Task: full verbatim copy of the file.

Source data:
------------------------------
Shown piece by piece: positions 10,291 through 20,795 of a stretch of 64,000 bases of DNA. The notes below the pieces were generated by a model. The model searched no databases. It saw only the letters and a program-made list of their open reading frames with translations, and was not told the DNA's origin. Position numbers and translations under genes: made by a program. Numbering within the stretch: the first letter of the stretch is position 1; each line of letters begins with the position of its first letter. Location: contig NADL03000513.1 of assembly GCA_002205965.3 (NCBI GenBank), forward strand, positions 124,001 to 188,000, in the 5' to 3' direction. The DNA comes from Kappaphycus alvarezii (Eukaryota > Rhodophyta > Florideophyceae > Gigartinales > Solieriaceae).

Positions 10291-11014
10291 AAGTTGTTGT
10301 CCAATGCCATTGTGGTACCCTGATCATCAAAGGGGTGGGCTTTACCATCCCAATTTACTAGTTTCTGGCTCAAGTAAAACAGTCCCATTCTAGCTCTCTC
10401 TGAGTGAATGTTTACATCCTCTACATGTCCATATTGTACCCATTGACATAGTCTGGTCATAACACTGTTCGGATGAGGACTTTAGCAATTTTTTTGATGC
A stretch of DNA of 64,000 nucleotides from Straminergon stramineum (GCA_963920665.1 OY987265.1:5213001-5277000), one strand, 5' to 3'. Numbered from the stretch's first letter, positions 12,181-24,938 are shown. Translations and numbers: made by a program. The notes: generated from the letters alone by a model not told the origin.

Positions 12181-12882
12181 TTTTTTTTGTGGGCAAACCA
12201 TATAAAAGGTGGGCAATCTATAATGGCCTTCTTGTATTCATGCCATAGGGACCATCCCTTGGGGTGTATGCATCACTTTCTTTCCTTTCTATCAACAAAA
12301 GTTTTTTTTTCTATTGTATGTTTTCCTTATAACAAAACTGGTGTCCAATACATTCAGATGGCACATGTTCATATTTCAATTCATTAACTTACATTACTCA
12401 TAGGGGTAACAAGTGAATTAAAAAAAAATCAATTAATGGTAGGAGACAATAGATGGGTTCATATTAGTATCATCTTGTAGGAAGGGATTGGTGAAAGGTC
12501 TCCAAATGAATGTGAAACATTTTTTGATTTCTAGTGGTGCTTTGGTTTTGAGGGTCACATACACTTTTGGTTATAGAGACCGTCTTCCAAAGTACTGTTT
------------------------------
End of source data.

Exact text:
Shown piece by piece: positions 10,291 through 20,795 of a stretch of 64,000 bases of DNA. The notes below the pieces were generated by a model. The model searched no databases. It saw only the letters and a program-made list of their open reading frames with translations, and was not told the DNA's origin. Position numbers and translations under genes: made by a program. Numbering within the stretch: the first letter of the stretch is position 1; each line of letters begins with the position of its first letter. Location: contig NADL03000513.1 of assembly GCA_002205965.3 (NCBI GenBank), forward strand, positions 124,001 to 188,000, in the 5' to 3' direction. The DNA comes from Kappaphycus alvarezii (Eukaryota > Rhodophyta > Florideophyceae > Gigartinales > Solieriaceae).

Positions 10291-11014
10291 AAGTTGTTGT
10301 CCAATGCCATTGTGGTACCCTGATCATCAAAGGGGTGGGCTTTACCATCCCAATTTACTAGTTTCTGGCTCAAGTAAAACAGTCCCATTCTAGCTCTCTC
10401 TGAGTGAATGTTTACATCCTCTACATGTCCATATTGTACCCATTGACATAGTCTGGTCATAACACTGTTCGGATGAGGACTTTAGCAATTTTTTTGATGC
A stretch of DNA of 64,000 nucleotides from Straminergon stramineum (GCA_963920665.1 OY987265.1:5213001-5277000), one strand, 5' to 3'. Numbered from the stretch's first letter, positions 12,181-24,938 are shown. Translations and numbers: made by a program. The notes: generated from the letters alone by a model not told the origin.

Positions 12181-12882
12181 TTTTTTTTGTGGGCAAACCA
12201 TATAAAAGGTGGGCAATCTATAATGGCCTTCTTGTATTCATGCCATAGGGACCATCCCTTGGGGTGTATGCATCACTTTCTTTCCTTTCTATCAACAAAA
12301 GTTTTTTTTTCTATTGTATGTTTTCCTTATAACAAAACTGGTGTCCAATACATTCAGATGGCACATGTTCATATTTCAATTCATTAACTTACATTACTCA
12401 TAGGGGTAACAAGTGAATTAAAAAAAAATCAATTAATGGTAGGAGACAATAGATGGGTTCATATTAGTATCATCTTGTAGGAAGGGATTGGTGAAAGGTC
12501 TCCAAATGAATGTGAAACATTTTTTGATTTCTAGTGGTGCTTTGGTTTTGAGGGTCACATACACTTTTGGTTATAGAGACCGTCTTCCAAAGTACTGTTT